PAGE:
USA – According to NORAD (North American Aerospace defense command) they will be tracking Santa this year as they have every year, NORAD has given Santa tracking coverage since 1955. To follow the santa tracking check out NORAD webpage.
Despite the pandemic NORAD will continue to track Santa as it has since 1955. Social distancing will still play a role in in the tracking and not every kiddo who calls to talk to the North Pole will talk to a live operator like they have in the past. Normally a large amount of volunteers are placed inside a Air base and take calls from eager children, but because of the social distancing issues significantly less volunteers will be used.
But, what NORAD has done is launch the NORAD Tracks Santa website, social media pages, a new mobile app and partner platforms will again be an important part of the program allowing children around the world to track Santa.
Santa trackers can visit http://www.noradsanta.org or use new mobile apps to get up-to-the-minute Santa statistics. These apps will soon be available on Google Play and the Apple App Store. Fans can also track Santa with a variety of other NORAD Tracks Santa partners, including OnStar and Amazon Alexa.
The online and social media experience will go live Dec. 1 and will provide information and games to get everyone ready for the big night. NORAD Tracks Santa will also provide daily updates to its 2.1 million social media followers across its Facebook, Twitter and Instagram platforms.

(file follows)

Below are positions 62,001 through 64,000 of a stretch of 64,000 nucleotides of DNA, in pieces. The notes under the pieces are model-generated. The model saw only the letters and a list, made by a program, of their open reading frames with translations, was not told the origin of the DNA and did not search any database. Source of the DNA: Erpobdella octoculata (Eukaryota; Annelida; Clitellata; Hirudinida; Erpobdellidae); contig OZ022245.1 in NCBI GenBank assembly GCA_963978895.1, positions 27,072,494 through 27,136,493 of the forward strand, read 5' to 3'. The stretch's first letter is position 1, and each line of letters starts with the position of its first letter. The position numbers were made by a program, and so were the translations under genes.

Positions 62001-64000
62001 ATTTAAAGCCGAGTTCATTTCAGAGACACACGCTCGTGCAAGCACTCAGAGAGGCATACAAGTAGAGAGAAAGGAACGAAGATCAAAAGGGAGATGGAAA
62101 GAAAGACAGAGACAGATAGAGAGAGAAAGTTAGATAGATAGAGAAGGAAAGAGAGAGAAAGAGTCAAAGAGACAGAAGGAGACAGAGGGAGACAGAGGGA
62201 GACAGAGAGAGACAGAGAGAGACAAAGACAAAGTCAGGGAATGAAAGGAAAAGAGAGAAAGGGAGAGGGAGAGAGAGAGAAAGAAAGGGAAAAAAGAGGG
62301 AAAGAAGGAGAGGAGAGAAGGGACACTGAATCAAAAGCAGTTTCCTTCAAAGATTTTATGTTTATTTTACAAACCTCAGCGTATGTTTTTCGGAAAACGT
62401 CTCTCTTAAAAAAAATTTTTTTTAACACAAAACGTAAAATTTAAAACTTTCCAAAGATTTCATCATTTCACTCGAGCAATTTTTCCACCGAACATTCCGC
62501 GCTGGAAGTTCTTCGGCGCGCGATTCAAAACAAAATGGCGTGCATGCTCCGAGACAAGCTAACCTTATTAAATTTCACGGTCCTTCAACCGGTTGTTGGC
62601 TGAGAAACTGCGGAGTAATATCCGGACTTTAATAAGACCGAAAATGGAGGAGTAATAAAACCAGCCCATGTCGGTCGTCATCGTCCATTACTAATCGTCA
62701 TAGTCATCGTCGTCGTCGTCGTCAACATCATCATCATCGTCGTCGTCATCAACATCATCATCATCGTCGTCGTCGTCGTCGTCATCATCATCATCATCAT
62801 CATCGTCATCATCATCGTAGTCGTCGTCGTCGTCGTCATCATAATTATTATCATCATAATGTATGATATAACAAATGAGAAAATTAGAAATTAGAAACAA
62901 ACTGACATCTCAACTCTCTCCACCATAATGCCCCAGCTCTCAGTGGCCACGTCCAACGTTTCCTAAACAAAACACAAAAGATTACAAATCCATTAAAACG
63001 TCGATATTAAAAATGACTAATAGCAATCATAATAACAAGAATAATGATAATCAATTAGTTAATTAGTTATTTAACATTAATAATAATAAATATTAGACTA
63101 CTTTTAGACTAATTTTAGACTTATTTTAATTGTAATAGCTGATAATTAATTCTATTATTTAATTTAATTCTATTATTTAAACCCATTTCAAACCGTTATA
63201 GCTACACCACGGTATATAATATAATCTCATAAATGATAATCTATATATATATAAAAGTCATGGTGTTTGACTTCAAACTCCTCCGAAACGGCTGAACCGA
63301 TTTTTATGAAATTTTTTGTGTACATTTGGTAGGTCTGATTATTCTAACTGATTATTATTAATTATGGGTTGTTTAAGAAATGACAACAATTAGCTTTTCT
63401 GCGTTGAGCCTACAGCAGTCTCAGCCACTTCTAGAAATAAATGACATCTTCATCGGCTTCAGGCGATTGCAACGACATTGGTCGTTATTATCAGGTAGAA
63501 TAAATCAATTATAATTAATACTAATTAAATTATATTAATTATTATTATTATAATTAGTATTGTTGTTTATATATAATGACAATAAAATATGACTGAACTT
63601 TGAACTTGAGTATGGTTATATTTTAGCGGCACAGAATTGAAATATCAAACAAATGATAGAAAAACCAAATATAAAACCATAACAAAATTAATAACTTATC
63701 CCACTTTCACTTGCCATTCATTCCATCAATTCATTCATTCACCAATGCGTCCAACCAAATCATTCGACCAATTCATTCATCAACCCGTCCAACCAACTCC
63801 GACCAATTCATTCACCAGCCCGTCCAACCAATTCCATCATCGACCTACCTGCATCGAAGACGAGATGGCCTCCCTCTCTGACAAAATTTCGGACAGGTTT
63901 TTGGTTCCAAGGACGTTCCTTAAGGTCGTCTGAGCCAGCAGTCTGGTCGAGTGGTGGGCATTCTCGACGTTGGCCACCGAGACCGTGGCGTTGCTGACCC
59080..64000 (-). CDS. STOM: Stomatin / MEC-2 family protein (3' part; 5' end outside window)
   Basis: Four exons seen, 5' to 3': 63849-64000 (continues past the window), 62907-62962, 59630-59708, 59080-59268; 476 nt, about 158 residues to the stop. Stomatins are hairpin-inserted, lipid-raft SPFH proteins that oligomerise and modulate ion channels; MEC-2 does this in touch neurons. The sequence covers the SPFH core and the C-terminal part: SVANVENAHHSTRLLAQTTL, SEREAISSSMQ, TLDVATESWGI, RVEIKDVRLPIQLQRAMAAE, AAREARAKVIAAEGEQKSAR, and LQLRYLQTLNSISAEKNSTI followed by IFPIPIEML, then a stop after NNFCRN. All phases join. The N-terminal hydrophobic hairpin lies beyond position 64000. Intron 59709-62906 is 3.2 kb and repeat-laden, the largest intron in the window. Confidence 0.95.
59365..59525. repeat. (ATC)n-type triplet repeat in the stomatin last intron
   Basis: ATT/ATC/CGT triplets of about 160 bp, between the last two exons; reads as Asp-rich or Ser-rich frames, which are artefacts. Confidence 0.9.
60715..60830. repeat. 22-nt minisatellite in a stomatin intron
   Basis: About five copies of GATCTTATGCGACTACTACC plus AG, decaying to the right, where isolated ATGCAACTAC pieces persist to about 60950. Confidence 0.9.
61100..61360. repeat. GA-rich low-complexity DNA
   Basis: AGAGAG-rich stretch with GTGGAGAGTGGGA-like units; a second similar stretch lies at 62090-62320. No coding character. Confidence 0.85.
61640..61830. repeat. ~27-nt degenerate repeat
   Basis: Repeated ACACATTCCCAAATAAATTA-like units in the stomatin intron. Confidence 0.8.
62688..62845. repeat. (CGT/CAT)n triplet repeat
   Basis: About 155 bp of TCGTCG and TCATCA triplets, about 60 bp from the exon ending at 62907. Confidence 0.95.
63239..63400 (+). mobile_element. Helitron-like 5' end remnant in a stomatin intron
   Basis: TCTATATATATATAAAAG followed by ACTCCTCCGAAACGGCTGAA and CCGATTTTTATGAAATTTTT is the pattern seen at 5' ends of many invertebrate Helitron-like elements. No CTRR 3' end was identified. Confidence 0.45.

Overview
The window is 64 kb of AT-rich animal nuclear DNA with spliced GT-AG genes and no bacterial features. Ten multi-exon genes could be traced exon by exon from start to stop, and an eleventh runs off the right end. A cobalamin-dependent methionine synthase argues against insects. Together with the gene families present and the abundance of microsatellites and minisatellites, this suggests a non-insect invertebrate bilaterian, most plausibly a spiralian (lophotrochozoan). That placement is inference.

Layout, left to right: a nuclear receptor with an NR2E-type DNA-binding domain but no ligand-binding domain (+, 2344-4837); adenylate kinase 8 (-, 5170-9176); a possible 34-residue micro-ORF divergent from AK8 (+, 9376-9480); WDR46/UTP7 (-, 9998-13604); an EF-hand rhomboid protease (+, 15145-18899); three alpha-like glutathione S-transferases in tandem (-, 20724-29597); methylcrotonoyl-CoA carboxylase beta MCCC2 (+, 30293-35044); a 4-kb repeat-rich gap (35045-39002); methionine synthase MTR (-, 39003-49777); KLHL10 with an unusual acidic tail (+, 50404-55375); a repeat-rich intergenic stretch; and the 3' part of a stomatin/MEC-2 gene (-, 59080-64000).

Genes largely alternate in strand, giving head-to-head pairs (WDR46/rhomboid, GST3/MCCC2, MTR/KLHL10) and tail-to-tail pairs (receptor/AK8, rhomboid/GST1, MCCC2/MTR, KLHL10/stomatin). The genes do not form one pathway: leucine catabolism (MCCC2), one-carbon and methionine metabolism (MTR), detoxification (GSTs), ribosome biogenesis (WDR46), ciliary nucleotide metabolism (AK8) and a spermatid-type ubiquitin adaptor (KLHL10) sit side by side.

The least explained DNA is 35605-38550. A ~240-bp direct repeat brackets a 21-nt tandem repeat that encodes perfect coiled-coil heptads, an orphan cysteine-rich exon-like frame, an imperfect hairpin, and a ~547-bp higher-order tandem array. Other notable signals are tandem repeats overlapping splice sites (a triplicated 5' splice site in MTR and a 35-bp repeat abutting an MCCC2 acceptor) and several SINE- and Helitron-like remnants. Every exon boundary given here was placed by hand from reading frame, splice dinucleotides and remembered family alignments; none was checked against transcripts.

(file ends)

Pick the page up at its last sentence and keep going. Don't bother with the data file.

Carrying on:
U.S. NORTHERN COMMAND
Santa tracking by NORAD was originally an accident that happened because of a Sears ad misprint that gave a secret government red phone number to kids. According to NPR, The red phone rang one day in December 1955, and the Government answered it, “and then there was a small voice that just asked, ‘Is this Santa Claus?’ ”
His children remember Commander Shoup as straight-laced and disciplined, and he was annoyed and upset by the call and thought it was a joke — but then, Terri says, the little voice started crying.
“And Dad realized that it wasn’t a joke,” her sister says. “So he talked to him, ho-ho-ho’d and asked if he had been a good boy and, ‘May I talk to your mother?’ And the mother got on and said, ‘You haven’t seen the paper yet? There’s a phone number to call Santa. It’s in the Sears ad.’ Dad looked it up, and there it was, his red phone number. And they had children calling one after another, so he put a couple of airmen on the phones to act like Santa Claus.”